Sony Computer Entertainment Worldwide Studios senior vice president Michael Denny heads up the company's game development operations in Europe. He manages all internal studios and externally developed first party productions. Denny has been with Sony since 1995, starting with Psygnosis (SCE Studio Liverpool) and has been instrumental to the company's evolution as a leader in the videogame business. In his 2015 D.I.C.E. Europe talk Denny will be addressing “Engagement Through Innovation: 20 years of Playstation.”
What can attendees expect from your D.I.C.E. Europe session?
Somewhat serendipitously for me, the timing of D.I.C.E. Europe this year coincides with the twentieth anniversary of the launch of PlayStation in Europe. So, it seems apt that I should take a look back over the past 20 years, to see what learnings we can take for the future of console gaming.
PlayStation has helped to bring console gaming to a mass market -- engaging with new audiences -- and helping to drive wide acceptance of gaming. Innovation and engaging new audiences has been an integral part of PlayStation's DNA over the past 20 years and will remain so for the future.
Speaking specifically in regards D.I.C.E. Europe 2015's theme of engagement, how will your talk tie into the conference?
Of course engagement isn't only about our audience, it's also about our industry's talent -- staff engagement, developer engagement, and publisher engagement, as well as engaging with students as the next generation of industry creators and leaders.
In the 20 years that PlayStation has been active in Europe, how has engagement evolved and how will you engage your audience in the future?
There is no doubt that over the past 20 years, console gaming has redefined how we think of home entertainment. It has engaged, entertained and enriched the lives of millions of people along the way. Looking to the future, the really exciting thing is that there are still so many new experiences that we believe we can create to engage and excite PlayStation's existing audience and new audiences alike -- such as furthering our connected and social features or adding more depth to the emotional experiences we can deliver or innovating further on the games and genres that we already know and love, and, of course, transporting our audiences to new virtual reality worlds.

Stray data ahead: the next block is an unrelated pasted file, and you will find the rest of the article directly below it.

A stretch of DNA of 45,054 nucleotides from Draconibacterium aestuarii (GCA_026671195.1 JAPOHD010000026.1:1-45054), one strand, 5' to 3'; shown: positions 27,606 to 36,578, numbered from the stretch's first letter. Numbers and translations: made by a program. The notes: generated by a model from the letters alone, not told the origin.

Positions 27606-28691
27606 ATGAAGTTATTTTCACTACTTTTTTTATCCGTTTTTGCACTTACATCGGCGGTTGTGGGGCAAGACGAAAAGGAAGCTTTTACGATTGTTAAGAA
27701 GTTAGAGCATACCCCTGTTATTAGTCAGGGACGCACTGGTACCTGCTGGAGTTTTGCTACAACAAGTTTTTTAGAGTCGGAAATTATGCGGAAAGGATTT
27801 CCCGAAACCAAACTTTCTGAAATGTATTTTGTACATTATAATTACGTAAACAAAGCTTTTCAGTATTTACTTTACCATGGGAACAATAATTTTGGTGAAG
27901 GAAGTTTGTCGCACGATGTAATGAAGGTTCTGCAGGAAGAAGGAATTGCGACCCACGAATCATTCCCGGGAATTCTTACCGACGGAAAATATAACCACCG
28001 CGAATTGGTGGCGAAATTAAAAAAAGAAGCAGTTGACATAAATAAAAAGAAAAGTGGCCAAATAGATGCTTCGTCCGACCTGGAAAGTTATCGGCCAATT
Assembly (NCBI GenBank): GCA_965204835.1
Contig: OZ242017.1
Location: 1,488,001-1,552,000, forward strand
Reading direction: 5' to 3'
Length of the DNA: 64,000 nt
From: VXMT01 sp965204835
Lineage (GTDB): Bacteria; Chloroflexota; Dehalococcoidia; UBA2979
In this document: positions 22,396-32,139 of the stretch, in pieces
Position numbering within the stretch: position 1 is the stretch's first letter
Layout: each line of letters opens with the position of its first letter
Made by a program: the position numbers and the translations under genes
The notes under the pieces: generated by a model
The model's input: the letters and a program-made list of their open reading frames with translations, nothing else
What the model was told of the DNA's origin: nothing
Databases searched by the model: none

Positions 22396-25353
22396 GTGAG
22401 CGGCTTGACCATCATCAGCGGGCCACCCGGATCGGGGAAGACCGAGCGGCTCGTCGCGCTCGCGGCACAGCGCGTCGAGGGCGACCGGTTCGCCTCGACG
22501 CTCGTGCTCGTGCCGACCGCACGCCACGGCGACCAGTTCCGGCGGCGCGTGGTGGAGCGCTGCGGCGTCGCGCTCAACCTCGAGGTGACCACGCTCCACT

With superhero movies as popular as ever, which superhero do you most identify with and why?
I have to admit to being a bit of a fan of the genre, in particular the recent Avengers movies, and I loved the Nolan brothers Dark Knight trilogy. Having said that, it's difficult to really identify with any of the superheroes -- I can't fly or shoot webs, and don't have a skin tight suit...at least not intentionally. However, I have on occasion been known to lose my temper, sometimes grit my teeth and have once accidentally torn my clothing, though I've still yet to turn fully green in the process.
Since you’re British, you’re best equipped to answer this question -- which was the better band, The Beatles or The Rolling Stones?
Well, I’m just about old enough to remember them first time around, and would say it was definitely the Stones for me. But it was perhaps the rivalry between bands like Oasis and Blur in the '90s that engaged me more. Being a native of Manchester (and a long suffering, Manchester City fan), Oasis was always the band for me.
David will be speaking at D.I.C.E. Europe 2015 in Barcelona September 13-15. Click here to learn more and register for the conference!